The Magnet Tribune

Seniors reminisce on recitals

Sofia Ramos, Staff Writer

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As the 2017-2018 school year comes to an end, the pressure to pass classes and receive credits is high.

While freshmen, sophomores, and juniors prepare for another school year by taking tests and meeting deadlines, the seniors at VMT prepare to end their school with their own unique way.

Every senior is required to perform a senior recital in order to receive a medallion. The medallion is what they’ve been working towards for the past 3 years.

Every fine art at VMT is different. This means everyone has a different way of performing a senior recital.

A dance student performs a solo that they choreograph.

A choir student sings a solo.

A radio and television student creates a demo reel that displays all of their work.

Any students that play instruments perform with a group.

A journalism or art/ sculpture student has a photo show in the Laredo center for the arts.

Since their first day at VMT, every student has been aware that they would need to perform a senior recital in order to receive a medallion.

Some might think of this as frightening or a lot of pressure, but most students come to find that its actually very simple.

Everybody from every fine art experiences and prepares for their senior recital differently.

Violin and strings student Alexandra Gomez said she had mixed emotions about her recital.

“I was pretty nervous, I wasn’t excited about having to do one but I got through it and it felt good afterward,” Gomez said.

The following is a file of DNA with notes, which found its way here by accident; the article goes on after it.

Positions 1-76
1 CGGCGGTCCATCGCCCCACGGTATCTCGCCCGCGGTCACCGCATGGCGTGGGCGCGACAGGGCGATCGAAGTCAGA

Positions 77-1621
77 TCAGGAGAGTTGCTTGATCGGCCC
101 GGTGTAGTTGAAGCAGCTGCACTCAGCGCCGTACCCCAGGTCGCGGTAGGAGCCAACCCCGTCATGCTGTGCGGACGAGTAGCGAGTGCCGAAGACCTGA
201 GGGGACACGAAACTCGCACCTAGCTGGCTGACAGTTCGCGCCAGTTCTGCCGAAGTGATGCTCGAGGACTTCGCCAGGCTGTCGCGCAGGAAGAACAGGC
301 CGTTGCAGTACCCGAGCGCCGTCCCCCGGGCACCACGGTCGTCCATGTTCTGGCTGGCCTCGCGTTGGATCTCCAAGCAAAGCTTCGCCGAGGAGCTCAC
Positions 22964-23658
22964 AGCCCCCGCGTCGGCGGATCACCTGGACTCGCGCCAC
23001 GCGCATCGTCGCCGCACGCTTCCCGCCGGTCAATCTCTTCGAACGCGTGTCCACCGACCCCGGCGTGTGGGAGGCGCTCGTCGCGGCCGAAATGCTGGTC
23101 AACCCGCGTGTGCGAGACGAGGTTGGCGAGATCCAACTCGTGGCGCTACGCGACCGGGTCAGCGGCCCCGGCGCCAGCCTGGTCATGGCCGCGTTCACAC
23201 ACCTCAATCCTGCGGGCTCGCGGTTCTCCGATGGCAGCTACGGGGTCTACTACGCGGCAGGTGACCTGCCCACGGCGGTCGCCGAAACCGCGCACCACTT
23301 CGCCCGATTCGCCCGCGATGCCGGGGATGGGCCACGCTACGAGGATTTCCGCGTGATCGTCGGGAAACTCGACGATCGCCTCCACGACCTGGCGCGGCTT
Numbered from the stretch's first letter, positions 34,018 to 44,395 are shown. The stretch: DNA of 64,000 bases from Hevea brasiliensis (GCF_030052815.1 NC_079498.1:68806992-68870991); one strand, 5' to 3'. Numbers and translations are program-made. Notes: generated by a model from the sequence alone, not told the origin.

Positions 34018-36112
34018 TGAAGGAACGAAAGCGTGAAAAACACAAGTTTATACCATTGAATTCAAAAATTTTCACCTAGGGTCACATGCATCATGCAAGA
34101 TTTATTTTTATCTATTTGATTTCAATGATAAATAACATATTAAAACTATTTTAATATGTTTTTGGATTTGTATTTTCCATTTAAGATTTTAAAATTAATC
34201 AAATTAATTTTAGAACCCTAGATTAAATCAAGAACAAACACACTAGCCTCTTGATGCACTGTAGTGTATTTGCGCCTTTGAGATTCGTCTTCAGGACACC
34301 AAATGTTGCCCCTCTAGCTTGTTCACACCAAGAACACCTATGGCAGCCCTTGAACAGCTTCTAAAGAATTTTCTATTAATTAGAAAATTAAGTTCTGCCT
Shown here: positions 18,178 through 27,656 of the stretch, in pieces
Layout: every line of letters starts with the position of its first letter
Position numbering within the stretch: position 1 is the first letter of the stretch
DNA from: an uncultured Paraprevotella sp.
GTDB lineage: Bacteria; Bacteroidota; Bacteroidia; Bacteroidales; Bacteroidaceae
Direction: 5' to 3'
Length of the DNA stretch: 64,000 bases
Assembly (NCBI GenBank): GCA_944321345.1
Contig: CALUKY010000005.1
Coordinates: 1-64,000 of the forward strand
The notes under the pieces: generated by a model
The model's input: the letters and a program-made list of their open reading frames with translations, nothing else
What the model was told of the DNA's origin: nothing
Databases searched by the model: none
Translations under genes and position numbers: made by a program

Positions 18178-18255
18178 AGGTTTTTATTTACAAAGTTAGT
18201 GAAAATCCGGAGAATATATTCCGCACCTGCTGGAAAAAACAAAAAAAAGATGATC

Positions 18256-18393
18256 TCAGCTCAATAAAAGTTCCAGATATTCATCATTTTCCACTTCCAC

She said she practiced very hard in order to get it just right.

“I spent the whole beginning of the year practicing the same three songs every day in the morning and at home whenever I had the chance to do so,” Gomez said.

Gomez explained what she felt during her recital.

“Throughout the recital, my mind was racing and my heart was pounding so loud that I heard it over my own violin. I was so nervous that my whole body was shaking and it was so hard to play,” she said.

Gomez also tells us her emotions after it was all over.

“I felt so relieved afterward, the shaking just stopped,” she added.

Dance student Dayana Gonzalez shared similar emotions.

“Throughout my recital, I felt nervous because once I went on stage my mind went blank. Once it was over, I felt relieved because I stayed on stage throughout a whole song,” Gonzalez said.

For a journalism, art, or radio and television student, the preparations for a recital are completely different. They don’t get on a stage and perform. Instead, they have photo/art shows and present their demo reels.

“Throughout my recital, I felt nervous because once I went on stage my mind went blank. Once it was over, I felt relieved because I stayed on stage throughout a whole song.””

— Dayana Gonzales

Journalism student Maddie Dion explained her experience.

“I put my best photos together. I was excited because I knew the year was almost over I am about to graduate. I was very happy when it was over because it was also my final grade that was already done and I did not have to stress about it anymore,” Dion said.

Radio and television student Sanjuanita Valdepeña described the requirements for her recital.

“I had to pre-produce my work and try not to stress. It was awesome to see my work being displayed, I almost cried,” Valdepeña said. “When it was over I was happy because I did not have to work on it anymore.”

 

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Seniors reminisce on recitals